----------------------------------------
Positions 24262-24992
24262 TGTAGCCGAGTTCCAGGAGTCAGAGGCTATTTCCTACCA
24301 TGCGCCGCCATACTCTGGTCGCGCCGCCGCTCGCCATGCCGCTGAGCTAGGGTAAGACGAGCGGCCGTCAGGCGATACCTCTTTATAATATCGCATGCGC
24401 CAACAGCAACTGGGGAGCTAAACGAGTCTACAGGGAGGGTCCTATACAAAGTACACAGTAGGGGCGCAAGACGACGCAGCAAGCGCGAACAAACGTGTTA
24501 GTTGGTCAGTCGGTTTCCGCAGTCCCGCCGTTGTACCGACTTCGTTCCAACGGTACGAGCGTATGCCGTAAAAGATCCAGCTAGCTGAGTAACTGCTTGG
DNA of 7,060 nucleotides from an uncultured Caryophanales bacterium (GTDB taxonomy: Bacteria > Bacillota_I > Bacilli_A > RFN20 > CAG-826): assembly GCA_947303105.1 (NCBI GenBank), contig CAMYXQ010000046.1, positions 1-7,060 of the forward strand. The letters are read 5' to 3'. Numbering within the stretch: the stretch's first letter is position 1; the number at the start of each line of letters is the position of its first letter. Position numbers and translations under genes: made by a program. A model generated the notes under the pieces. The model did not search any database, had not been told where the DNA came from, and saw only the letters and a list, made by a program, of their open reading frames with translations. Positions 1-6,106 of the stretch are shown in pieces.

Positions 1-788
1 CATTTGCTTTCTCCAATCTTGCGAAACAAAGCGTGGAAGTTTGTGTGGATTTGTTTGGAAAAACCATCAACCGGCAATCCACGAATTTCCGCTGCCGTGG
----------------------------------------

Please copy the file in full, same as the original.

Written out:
Positions 24262-24992
24262 TGTAGCCGAGTTCCAGGAGTCAGAGGCTATTTCCTACCA
24301 TGCGCCGCCATACTCTGGTCGCGCCGCCGCTCGCCATGCCGCTGAGCTAGGGTAAGACGAGCGGCCGTCAGGCGATACCTCTTTATAATATCGCATGCGC
24401 CAACAGCAACTGGGGAGCTAAACGAGTCTACAGGGAGGGTCCTATACAAAGTACACAGTAGGGGCGCAAGACGACGCAGCAAGCGCGAACAAACGTGTTA
24501 GTTGGTCAGTCGGTTTCCGCAGTCCCGCCGTTGTACCGACTTCGTTCCAACGGTACGAGCGTATGCCGTAAAAGATCCAGCTAGCTGAGTAACTGCTTGG
DNA of 7,060 nucleotides from an uncultured Caryophanales bacterium (GTDB taxonomy: Bacteria > Bacillota_I > Bacilli_A > RFN20 > CAG-826): assembly GCA_947303105.1 (NCBI GenBank), contig CAMYXQ010000046.1, positions 1-7,060 of the forward strand. The letters are read 5' to 3'. Numbering within the stretch: the stretch's first letter is position 1; the number at the start of each line of letters is the position of its first letter. Position numbers and translations under genes: made by a program. A model generated the notes under the pieces. The model did not search any database, had not been told where the DNA came from, and saw only the letters and a list, made by a program, of their open reading frames with translations. Positions 1-6,106 of the stretch are shown in pieces.

Positions 1-788
1 CATTTGCTTTCTCCAATCTTGCGAAACAAAGCGTGGAAGTTTGTGTGGATTTGTTTGGAAAAACCATCAACCGGCAATCCACGAATTTCCGCTGCCGTGG